Motivations, Consequences, and Vengeance
All characters are motivated by something, and often in combat, that thing is SURVIVAL. They want to survive. And, most likely, they will utilize whatever they can to ensure that survival, or the survival of others.
When players make decisions, there are consequences. Some of these decisions are dangerous, others silly, and still others fantastic, but all have consequences, and all are natural consequences.
If you chop off the head of the first guard you meet in a new city...then the entire contingent of 40 guards are now descending upon you (because you killed a guard) to arrest and, if you resist, kill you...This consequence is rooted within the rules and LAWS of the world. This is not the DM acting out of vengeance - it is a natural consequence to the character's action.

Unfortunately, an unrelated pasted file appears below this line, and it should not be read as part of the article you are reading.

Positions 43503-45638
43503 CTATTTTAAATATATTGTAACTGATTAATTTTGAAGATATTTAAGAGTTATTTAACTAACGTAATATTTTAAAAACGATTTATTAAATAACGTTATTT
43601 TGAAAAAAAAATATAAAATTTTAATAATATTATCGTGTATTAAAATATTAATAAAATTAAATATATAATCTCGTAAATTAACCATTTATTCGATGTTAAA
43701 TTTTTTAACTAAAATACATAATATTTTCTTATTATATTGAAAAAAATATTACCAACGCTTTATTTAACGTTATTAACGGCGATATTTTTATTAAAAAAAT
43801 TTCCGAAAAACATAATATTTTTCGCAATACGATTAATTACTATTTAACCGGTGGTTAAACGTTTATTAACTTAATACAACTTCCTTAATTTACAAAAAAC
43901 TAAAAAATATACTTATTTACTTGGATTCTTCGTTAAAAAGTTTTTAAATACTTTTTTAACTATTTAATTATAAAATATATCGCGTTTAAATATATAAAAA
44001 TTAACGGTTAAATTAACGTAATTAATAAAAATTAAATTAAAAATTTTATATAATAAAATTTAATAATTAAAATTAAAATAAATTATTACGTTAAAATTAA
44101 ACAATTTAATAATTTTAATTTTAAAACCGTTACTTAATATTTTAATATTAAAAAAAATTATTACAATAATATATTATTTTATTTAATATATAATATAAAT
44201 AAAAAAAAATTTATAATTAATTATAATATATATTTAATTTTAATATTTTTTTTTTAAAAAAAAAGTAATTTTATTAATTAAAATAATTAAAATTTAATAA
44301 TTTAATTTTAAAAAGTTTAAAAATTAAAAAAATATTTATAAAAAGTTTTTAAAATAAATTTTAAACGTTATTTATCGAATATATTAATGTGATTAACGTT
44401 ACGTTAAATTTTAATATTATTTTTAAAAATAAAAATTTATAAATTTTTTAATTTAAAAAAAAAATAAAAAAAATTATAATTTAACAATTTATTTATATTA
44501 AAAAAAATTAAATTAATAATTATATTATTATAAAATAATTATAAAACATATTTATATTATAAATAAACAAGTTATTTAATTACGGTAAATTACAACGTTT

Also, if the characters got quite lucky and super creative and absolutely wrecked the mob boss halfway through the campaign (as opposed to the final battle at its close)...and instead, his mid-bosses have begun an in-fighting extravaganza in order to seize power. This is an awesome natural consequence to a great fight, and opens the doors to a more complex arc.
However, if your character is being annoying and the DM has had it with your Baloney Sandwich, and a literal mindflayer lich riding a beholder bursts out of the ground... This is vengeance.
Consequences are a product of the initial action, and are thus related. A vengeful action is unrelated.
Vengeance GMs go after your character for no discernible reason, or use unfair tactics and justify it with "because I'm the DM."
Consequence GMs go after your character because you shot the wizard with an arrow and they recognize you as a threat.
There. Is. A. Difference.
Don't be a Vengeance DM. You're ruining it for the rest of us. :)
See you at the table.
Game On! Director, musician, music teacher, game designer, and professional game master. In short, I'M A BIG NERD.